2012-03-01 / Columns

Race shows blurry line with politics and religion

By Tim Skubick

Never mix politics with religion. That was the saying many moons ago.

Just recall the hub-bub over John Kennedy, the Catholic, running for president in the 60’s and many voters feared that the Pope would move into 1600 Pennsylvania Avenue.

Nowadays that line is crossed so much, you can’t ascertain where one ends and the other begins. To be sure there are those who call for the separation of church and state, but lots of luck with that.

Heck we even had a minister run for president years ago. Think his name was Pat Robertson. And come to find out we have another one running right now.

Sure enough. Mitt Romney was a pastor for the Mormon church and while Rick Santorum never wore the cloth, he wears his religion on his sleeve daily.

So given the fact that you can mix religion and politics, how about this out of left field question to the two main contenders in the GOP race for the White House: Does God want you to be president?

Now before you go dashing off a nasty comment because the question might offend you, here’s the reason for asking it: What would the candidates say?

Mr. Santorum noted that, “I do feel like I was called to do this.”

When asked who did the calling he laughed and added, “I don’t hear voices if that’s what you are asking?” Good answer because there are some folks out there who contend God does speak to them and had Mr. Santorum admitted that?

Well let’s just say it might have caused some voters to pause before they plunked for him.

He expanded on his answer revealing that he tried to “walk the path” as he tried to discern “what God’s will is for your life.”

Mr. Romney, on the other hand, who is very dedicated to his Mormon religion, is not nearly as open about his faith as his challenger. He’s concerned his religion may cost him votes.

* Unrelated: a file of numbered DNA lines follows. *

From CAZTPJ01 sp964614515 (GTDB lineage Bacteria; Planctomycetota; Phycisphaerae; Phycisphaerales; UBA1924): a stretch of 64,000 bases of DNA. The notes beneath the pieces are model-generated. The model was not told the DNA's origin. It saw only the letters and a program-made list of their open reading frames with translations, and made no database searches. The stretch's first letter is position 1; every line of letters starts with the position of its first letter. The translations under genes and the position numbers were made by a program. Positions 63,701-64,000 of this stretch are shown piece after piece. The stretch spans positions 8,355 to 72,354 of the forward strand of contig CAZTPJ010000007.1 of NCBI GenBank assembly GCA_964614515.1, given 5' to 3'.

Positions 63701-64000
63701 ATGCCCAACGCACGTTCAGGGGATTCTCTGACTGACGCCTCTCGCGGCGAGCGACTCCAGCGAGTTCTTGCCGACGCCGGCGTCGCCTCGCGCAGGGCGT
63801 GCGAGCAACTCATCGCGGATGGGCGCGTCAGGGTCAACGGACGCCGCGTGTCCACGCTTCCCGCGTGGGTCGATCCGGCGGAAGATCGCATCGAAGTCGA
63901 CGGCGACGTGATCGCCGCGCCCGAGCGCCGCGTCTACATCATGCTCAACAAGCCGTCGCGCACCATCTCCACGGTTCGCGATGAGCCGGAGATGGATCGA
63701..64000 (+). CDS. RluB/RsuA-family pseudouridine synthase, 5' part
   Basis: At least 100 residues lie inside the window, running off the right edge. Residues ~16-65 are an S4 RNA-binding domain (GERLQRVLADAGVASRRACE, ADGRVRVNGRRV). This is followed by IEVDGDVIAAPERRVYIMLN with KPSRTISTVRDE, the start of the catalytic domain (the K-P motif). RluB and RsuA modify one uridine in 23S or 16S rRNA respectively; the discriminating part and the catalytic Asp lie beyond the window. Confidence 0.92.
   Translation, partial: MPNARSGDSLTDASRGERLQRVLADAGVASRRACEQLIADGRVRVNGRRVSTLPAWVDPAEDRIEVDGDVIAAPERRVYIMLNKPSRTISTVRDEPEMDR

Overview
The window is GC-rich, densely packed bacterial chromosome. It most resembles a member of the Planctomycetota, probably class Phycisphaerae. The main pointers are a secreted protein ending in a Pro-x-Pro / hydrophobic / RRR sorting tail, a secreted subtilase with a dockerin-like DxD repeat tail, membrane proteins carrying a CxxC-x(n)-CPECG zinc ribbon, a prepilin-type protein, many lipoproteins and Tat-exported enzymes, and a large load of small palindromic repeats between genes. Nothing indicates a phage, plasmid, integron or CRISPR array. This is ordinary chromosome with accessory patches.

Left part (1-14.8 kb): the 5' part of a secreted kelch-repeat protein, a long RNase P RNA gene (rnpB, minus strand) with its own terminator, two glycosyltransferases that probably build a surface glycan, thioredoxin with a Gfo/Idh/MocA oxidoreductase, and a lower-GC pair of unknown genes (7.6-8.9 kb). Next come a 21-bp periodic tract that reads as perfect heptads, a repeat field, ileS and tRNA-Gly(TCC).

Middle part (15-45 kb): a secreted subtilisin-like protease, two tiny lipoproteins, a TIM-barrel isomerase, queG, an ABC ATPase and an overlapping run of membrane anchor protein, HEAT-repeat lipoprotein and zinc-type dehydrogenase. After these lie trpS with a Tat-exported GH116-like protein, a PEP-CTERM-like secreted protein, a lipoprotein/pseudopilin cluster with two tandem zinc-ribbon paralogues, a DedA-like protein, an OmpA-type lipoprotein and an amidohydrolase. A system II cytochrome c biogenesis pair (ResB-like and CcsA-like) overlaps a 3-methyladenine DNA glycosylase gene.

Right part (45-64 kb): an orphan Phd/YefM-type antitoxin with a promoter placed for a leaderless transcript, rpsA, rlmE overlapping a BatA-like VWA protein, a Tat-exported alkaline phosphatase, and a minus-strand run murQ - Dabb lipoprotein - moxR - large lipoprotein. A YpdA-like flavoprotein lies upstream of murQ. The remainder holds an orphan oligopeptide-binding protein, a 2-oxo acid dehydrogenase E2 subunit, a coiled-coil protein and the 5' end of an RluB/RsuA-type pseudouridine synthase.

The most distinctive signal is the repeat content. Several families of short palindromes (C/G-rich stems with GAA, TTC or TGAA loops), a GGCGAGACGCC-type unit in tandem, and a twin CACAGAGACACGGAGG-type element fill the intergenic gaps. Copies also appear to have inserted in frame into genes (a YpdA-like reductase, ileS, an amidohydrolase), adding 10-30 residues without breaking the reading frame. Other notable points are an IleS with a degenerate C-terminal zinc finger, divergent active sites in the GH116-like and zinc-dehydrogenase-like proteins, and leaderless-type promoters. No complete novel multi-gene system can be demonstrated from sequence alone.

So the God question drew a quite different response from him ... a non response.

“My wife Ann wants me to be president,” he suggested after first laughing at the nature of the question itself as he deftly brushed it aside.

Rather than get into a dicey dissertation on God, Mr. Romney reflects that at the time he was reluctant to run again after falling short four years ago. So it was his wife who broached the subject after she changed her mind.

As the former Massachusetts governor tells it, she concluded that he was just the man to unseat the incumbent president and while he initially brushed aside her overtures, he obviously concluded she was right and so here he is.

But given his strong faith, he must have prayed on the issue before his hat went back in the ring?

He confirmed that he often prayed to the “The Eternal.”

In fact Mr. Romney used his religious background to fend off one of the strongest criticisms he confronts; that of being a millionaire and being uncommonly out of touch with the common folks.

Asked if he was in touch with the less fortunate, he reflected on his days as a minister when he dealt with folks who suffered long term unemployment, had marriages on the rocks and faced depression. So despite his selfdescribed blessed life, he asserts he is no stranger to suffering.

And the blurring of the line and the mixing of politics and religion rolls on.

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